There are two key scenes where this plays out. The first scene is after Beowulf has (to his belief) killed Grendel.  Grendel’s mother attacks Herot Hall and thus, Beowulf is told he must slay the mother.  His response is:  “How many monsters must I slay? Grendels mother, father, Grendes uncle? Must I hack down a whole family tree of demons?”  The second scene occurs in the final third of the film when they flashforward 50 years when Beowulf and his army are fighting the Frisians.  One of them tries to attack him but is subdued.  Beowulf responds with “You want your name in The Song of Beowulf? You think it sould end with me killed by some Frisian raider with no name?.”  These two quotes taken together serve as the lynchpins of Tolkien’s discussion on the nature of Beowulf and its relevance.  The first being that once Beowulf fights a monster, he must continue fighting monsters for the epic to work.  The second, reinforcing the first in that, the “Song of Beowulf” would not be a song if in the final act he is slayed by some no-name warrior.  It needs to be a monster.

The other added influence here is that the presentation of Grendel (and you’ll have to watch this in full to get it) is highly invocative of Smeagol/Gollum from the Lord of the Rings films.

So what does all this mean?  The easy answer:  a whole lot of nothing.  The more relevant answer is that retelling tales is not a simple act of getting more money or people being lazy.  It’s a creative process in itself that can be influenced in a variety of ways that are just are curious and creative; often paying homage or evolving from the original source material but also adjusting and responding to the times in which the newer version is being delivered to.

QUESTIONS:

What are some of the ways sequels, remakes, new-vantage point stories that successfully develop/adapt/retell their story?

What other reasons are there for these reconfigurations/sequels?  What else are we drawn to with regards to sequential storytelling?

What are other some great examples of the mixing influential pieces that have gone in to making a particular sequel/remake?

How do we evaluate the creativity of an author/creator who has utilized a previous text into an different-point of view piece or sequel?  Examples?



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Comments

  1. It is not necessarily the mark of a creative genius to make a sequel or expound upon a story already begun. However, for that sequel to be worth reading/watching, it must be in the hands of a creative genius. In my opinion, there are several films which did not need a sequel for the viewer to feel satisfied after having watched it. One such film is Donnie Darko. The plot, while entrancingly confusing, is seemingly resolved by Donnie's death. The story comes full circle, and I for one felt that it had an appropriate ending. The film was hailed by critics and remains a cult hit today. Why anyone would create a sequel for this masterpiece is beyond me, but last year someone thought it would be a good idea to do so. Enter S. Darko, an awfully-written trainwreck of a movie that centers around Donnie's younger sister Samantha and the discovery of her "powers," which are the exact same as Donnie's. To be fair, even if it were a well-made film I'd be angry that there was a sequel at all; but honestly it was shit.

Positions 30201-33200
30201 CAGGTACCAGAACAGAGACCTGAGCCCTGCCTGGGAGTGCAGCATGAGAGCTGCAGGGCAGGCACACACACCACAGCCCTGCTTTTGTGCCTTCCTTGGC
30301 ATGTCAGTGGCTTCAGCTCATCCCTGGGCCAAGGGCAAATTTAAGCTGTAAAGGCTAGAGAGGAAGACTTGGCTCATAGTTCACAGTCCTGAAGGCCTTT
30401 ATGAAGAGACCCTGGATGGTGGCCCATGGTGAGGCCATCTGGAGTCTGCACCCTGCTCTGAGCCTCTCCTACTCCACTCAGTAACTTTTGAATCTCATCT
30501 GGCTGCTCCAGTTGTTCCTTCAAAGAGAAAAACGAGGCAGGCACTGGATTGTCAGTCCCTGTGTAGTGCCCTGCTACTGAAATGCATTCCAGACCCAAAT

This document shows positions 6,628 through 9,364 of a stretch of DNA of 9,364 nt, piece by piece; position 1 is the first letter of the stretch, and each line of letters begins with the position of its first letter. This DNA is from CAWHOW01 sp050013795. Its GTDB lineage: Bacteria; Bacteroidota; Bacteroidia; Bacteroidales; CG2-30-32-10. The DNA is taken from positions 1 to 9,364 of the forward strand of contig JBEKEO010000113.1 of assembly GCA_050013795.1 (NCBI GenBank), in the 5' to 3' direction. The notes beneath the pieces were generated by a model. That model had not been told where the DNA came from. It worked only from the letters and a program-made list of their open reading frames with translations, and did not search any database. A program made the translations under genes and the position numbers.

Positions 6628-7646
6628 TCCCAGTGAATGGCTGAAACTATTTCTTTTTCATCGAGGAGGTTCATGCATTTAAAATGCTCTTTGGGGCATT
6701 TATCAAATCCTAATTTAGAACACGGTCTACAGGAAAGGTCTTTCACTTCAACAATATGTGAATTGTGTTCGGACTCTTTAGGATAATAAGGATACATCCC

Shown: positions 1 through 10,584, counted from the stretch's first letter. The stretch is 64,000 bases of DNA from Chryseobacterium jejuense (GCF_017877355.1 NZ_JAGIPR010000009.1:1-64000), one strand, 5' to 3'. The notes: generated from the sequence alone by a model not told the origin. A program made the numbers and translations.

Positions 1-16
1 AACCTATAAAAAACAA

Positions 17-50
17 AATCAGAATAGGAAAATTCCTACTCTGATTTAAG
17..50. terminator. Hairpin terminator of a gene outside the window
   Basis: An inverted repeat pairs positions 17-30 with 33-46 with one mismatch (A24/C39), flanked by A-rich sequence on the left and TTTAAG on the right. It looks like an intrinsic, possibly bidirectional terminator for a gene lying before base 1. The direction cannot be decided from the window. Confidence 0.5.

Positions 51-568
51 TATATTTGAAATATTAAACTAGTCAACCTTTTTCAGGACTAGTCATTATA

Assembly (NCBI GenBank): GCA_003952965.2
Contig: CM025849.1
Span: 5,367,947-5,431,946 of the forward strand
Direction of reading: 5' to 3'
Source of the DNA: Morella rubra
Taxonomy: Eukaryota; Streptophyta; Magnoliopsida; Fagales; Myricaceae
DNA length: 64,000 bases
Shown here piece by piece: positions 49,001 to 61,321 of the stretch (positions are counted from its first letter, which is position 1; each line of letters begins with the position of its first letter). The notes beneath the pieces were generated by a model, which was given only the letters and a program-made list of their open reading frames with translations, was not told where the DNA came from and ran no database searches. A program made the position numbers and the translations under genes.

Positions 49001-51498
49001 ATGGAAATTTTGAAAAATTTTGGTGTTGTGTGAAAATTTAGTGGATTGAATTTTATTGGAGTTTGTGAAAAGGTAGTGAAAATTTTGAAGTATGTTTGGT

That aside, I have nothing against an appropriately- and well-made sequel. I think that skilled filmmakers should be the only ones allowed to touch them, but I do enjoy seeing what happens next or a different character perspective. The trick is for the author/creator to make good on their promise. To deliver the resolution that audiences/readers want to see.

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  2. Movies and film these days are a constantly changing medium, improving year by year with the effects they can accomplish and how they affect the audience. Using visual media, any story can be adapted or re-told and yet still be interesting because of what they can do with these new tools. One way that adaptations of stories can bring more meaning to the work in visual form rather than their original form is through visual effect. A book must rely on many words to create a melancholy scene, but a sad scene in a movie can be accomplished in only moments through the right lighting, a blue screen tiny, and sad music.

    Sometimes, there are pieces of literature or stories which are just too long to tell, completely. An entire novel of information could take weeks for someone to read, who might not have that time. Movie reconfigurations of such tales cut that plot line down into 1-2 hours, making it convenient and easy to share the same information with larger groups of people at the same time. This is the full advantage of story sharing. By having sequels, you can get more extensions of that story to the same group of people, while not trying their patience by having the movie go off for more than an a certain amount of time.

    Some of the greatest “remakes” of the movie era, have mixed influential pieces from many stories by compiling all of them into one comedic movie: a parody. A parody is essentially a mixed remake of many stories, put together with one continuing plot in a creative fashion. Every “scary movie” takes plot points from many well-known horror movies to create one plot, using their influence to sell their own now original plotline.